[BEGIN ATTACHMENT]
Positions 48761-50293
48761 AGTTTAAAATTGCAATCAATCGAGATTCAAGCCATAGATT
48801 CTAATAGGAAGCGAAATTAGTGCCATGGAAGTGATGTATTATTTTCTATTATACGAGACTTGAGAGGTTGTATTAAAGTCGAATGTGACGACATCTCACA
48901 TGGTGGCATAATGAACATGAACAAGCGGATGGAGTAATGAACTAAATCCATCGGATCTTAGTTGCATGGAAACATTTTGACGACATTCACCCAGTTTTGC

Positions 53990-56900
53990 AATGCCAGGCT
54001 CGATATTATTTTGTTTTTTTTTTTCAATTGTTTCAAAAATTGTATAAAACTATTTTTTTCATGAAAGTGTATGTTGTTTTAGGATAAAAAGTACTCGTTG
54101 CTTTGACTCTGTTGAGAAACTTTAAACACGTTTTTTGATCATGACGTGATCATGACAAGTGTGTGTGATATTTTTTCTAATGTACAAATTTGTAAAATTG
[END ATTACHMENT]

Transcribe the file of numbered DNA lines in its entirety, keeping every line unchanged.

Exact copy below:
Positions 48761-50293
48761 AGTTTAAAATTGCAATCAATCGAGATTCAAGCCATAGATT
48801 CTAATAGGAAGCGAAATTAGTGCCATGGAAGTGATGTATTATTTTCTATTATACGAGACTTGAGAGGTTGTATTAAAGTCGAATGTGACGACATCTCACA
48901 TGGTGGCATAATGAACATGAACAAGCGGATGGAGTAATGAACTAAATCCATCGGATCTTAGTTGCATGGAAACATTTTGACGACATTCACCCAGTTTTGC

Positions 53990-56900
53990 AATGCCAGGCT
54001 CGATATTATTTTGTTTTTTTTTTTCAATTGTTTCAAAAATTGTATAAAACTATTTTTTTCATGAAAGTGTATGTTGTTTTAGGATAAAAAGTACTCGTTG
54101 CTTTGACTCTGTTGAGAAACTTTAAACACGTTTTTTGATCATGACGTGATCATGACAAGTGTGTGTGATATTTTTTCTAATGTACAAATTTGTAAAATTG